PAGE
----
Syria has the most repressive regime in the Middle East (and that is saying something!). Not even Saudi Arabia, with its public beheadings and ban on female drivers, is as repressive. (There are many human rights reports on Syria. Check Human Rights Watch and Amnesty International. But the best resource, in my opinion, is the Syrian Human Rights Committee website.)
The extent of the regime’s repression is mind boggling, but not as mind boggling as the extraordinary bravery of Syrians who now demand freedom. In my opinion, the Guardian had one of the most famous quotes from a protester in Tahrir square: “I came here to fight the fear inside me.” In Syria, the spontaneous chant of hundreds of thousands is “Ma fi khof, ma fi khof” (No fear, no fear). There is no demand in this chant. It is a refusal of fear, which truly is the only impediment protesters grapple with, not sympathy for the regime’s foreign policy, nor love for Bashar, nor belief in the regime’s promises. Our protests are usually small because people are afraid, not because protesters represent a minority.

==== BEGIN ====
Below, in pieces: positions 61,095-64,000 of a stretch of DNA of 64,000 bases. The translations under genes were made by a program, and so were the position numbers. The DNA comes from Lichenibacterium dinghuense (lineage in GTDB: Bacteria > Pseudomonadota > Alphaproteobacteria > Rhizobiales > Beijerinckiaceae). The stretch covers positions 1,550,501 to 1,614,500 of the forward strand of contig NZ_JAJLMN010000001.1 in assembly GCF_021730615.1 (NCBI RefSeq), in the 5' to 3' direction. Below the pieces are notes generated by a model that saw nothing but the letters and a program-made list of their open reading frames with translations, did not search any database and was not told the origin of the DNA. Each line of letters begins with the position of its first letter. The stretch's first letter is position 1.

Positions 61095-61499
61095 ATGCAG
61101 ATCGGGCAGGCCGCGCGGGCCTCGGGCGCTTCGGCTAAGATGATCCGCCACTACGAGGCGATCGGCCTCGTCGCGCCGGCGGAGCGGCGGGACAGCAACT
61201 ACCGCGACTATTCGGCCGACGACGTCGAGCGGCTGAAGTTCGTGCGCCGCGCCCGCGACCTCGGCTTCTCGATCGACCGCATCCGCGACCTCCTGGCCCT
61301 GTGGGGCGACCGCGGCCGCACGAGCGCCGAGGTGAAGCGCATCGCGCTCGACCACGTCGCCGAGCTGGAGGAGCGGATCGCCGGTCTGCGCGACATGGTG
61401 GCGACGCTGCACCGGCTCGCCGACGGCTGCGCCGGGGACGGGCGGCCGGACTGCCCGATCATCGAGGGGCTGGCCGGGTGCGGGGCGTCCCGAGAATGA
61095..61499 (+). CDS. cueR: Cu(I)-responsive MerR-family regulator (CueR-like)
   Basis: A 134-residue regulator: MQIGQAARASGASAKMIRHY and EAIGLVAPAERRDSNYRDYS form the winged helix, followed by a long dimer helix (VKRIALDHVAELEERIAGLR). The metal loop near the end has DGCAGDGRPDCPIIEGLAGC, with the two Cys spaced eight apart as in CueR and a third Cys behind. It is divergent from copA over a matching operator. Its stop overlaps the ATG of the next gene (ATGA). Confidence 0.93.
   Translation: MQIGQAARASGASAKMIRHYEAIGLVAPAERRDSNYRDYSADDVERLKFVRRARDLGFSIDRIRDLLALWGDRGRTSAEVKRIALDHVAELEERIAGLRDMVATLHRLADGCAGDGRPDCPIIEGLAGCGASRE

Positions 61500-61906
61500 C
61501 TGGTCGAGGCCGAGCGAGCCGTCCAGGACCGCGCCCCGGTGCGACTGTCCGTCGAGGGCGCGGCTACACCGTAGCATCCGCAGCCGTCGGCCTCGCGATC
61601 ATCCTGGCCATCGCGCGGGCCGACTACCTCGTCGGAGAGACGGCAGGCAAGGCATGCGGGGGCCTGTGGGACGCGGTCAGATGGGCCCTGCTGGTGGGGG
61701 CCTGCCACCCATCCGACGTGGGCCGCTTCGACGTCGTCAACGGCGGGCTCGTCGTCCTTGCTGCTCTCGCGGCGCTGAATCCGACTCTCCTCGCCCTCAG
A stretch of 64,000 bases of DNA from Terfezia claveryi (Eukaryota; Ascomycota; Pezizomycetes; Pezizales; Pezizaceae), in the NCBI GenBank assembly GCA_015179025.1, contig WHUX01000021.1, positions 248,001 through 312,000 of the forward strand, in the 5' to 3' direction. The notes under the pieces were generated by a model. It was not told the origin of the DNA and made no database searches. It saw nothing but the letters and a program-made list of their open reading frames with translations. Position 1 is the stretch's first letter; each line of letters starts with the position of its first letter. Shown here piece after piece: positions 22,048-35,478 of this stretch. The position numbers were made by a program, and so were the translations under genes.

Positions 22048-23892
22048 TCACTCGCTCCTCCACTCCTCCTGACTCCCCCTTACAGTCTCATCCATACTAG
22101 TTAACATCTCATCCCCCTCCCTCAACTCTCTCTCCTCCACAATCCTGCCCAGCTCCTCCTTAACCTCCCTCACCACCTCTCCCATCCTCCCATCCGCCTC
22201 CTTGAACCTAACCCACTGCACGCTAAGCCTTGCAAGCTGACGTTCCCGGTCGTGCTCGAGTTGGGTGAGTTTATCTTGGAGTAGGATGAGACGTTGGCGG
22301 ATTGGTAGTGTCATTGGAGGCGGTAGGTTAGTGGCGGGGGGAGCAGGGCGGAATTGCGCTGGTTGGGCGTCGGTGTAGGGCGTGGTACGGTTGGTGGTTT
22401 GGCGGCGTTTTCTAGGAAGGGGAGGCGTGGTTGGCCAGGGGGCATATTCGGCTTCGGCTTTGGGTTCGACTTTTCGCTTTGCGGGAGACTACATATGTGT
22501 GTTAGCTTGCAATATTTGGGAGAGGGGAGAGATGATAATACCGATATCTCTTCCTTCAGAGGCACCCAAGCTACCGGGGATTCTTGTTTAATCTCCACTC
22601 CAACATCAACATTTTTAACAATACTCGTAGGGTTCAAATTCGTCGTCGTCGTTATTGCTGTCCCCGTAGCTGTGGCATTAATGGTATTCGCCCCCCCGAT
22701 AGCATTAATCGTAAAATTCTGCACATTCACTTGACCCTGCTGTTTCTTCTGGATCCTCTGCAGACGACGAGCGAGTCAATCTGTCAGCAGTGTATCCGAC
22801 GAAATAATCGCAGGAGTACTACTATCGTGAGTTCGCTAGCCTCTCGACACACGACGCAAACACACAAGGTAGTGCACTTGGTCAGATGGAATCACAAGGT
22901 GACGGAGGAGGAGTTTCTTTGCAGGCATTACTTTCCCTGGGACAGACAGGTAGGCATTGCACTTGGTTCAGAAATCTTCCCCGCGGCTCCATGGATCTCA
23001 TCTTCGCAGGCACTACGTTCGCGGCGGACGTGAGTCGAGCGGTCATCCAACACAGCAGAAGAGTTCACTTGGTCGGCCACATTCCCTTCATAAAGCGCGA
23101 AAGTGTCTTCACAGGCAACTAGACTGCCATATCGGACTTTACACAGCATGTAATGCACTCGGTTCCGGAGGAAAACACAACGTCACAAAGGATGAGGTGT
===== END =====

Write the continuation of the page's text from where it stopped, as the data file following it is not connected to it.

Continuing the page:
Fear is a curious thing in Syria (and the Arab world overall). Arabs are not known for their docility. Yet, the word “mukhabarat” alone is spoken sotto voce. Of course, the Syrian regime has had to go to extremes of brutality to instill fear in a proud population. But the questions remain: How come fear has come to dominate our lives? At what point did we begin to keep quiet at government violations?